More should be done to prevent latent tuberculosis (TB) from becoming active in Singapore.
A recent report mentioned that persons with latent TB can develop active TB when they grow older or have weakened immunity (Hospitals move to tackle latent TB problem in S'pore; March 24).
Also, up to 30 per cent of older residents in Singapore have latent TB because the disease was prevalent here up till the 70s.
This means that of the 400,000 or so pioneers in Singapore, about 120,000 may have latent TB.
Out of this, about 5 per cent to 10 per cent will develop active TB, according to the World Health Organisation.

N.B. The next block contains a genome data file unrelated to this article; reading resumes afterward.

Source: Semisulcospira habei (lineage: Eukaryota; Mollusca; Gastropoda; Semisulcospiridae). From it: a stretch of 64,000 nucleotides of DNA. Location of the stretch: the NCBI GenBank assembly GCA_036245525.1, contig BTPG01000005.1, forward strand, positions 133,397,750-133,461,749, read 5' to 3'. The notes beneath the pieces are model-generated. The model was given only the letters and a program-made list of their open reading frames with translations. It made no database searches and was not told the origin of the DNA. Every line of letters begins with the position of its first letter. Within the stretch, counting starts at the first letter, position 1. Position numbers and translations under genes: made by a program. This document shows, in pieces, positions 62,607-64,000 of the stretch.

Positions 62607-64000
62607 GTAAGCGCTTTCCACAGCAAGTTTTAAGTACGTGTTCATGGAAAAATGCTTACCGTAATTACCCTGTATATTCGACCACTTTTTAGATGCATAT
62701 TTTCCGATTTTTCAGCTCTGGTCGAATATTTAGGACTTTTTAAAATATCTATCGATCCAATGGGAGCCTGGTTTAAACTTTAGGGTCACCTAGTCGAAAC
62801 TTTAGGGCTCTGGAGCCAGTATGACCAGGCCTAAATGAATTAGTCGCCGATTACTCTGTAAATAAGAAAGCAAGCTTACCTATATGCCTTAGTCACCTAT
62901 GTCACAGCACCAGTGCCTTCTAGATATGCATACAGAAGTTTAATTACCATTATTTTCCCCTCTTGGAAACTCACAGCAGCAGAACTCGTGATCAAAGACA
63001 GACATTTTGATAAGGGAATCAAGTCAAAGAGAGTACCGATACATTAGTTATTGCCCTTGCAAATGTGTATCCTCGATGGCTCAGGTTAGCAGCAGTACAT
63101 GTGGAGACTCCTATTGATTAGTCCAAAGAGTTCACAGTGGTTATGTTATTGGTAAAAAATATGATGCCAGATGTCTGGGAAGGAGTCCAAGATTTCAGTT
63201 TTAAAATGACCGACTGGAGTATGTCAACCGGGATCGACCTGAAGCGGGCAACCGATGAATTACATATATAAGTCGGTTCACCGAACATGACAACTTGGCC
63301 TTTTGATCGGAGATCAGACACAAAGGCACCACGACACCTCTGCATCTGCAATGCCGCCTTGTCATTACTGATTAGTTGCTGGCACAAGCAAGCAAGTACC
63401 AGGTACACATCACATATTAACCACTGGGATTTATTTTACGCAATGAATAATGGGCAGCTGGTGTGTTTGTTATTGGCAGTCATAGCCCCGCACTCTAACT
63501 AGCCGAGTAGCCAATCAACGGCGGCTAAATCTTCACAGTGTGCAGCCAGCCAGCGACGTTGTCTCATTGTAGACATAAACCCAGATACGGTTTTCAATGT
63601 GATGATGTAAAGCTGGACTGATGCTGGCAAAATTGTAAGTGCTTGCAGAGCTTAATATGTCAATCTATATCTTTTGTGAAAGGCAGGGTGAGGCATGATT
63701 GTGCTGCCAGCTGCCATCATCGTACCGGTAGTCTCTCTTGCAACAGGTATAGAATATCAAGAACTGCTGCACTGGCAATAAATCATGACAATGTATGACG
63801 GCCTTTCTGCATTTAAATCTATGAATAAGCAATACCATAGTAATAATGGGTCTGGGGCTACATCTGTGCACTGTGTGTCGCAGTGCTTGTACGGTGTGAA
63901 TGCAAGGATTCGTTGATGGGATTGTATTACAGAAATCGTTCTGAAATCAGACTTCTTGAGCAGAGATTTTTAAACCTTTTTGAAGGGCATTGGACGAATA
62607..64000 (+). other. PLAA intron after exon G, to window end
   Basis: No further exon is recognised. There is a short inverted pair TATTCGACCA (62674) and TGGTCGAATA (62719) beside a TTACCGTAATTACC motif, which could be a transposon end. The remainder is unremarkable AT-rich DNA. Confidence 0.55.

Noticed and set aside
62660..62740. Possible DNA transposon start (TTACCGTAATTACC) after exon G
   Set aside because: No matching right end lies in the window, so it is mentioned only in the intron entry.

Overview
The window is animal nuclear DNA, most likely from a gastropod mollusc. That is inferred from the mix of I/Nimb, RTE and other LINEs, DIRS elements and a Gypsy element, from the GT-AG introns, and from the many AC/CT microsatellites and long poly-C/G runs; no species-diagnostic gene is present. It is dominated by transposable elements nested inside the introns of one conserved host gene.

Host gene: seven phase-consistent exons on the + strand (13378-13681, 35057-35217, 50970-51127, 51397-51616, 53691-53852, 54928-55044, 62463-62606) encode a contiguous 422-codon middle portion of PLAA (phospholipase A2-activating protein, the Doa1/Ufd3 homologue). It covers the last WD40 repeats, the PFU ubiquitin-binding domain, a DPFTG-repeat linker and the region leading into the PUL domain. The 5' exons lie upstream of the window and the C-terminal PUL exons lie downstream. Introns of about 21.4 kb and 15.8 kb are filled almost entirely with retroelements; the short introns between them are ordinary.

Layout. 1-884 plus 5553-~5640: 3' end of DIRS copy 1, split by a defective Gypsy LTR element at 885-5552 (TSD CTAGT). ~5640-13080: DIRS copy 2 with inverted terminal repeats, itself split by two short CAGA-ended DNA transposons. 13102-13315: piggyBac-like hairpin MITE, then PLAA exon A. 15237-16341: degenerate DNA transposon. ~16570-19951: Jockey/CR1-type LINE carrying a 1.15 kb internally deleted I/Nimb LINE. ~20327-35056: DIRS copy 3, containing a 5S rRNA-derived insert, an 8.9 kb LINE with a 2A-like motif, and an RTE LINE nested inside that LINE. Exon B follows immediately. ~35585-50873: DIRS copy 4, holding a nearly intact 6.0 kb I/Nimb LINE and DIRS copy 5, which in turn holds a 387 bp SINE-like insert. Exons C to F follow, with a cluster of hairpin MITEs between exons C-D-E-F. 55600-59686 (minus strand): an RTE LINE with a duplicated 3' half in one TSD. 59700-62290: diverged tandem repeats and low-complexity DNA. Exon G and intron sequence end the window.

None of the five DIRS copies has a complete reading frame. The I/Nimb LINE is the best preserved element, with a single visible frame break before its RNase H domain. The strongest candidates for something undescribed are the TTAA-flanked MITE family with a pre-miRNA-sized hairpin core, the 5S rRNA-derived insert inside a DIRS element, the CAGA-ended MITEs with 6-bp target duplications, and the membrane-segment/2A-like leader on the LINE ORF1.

While it is encouraging that the National University Hospital has started screening patients with weakened immunity and treating those found to have latent TB, it seems that other public hospitals have not done so.
It is also notable that pioneers are not being screened and treated for latent TB.
As TB is still a public health priority, and a third of our pioneers are known reservoirs for future cases of active TB, perhaps the scope of Pioneer Generation Package can be expanded to cover latent TB screening and treatment.
Patients with weakened immunity and many pioneers are probably already living with various health challenges.
Proactive efforts to deal with a highly treatable condition such as latent TB may help them avert further potentially calamitous health woes.
Li Ze Zong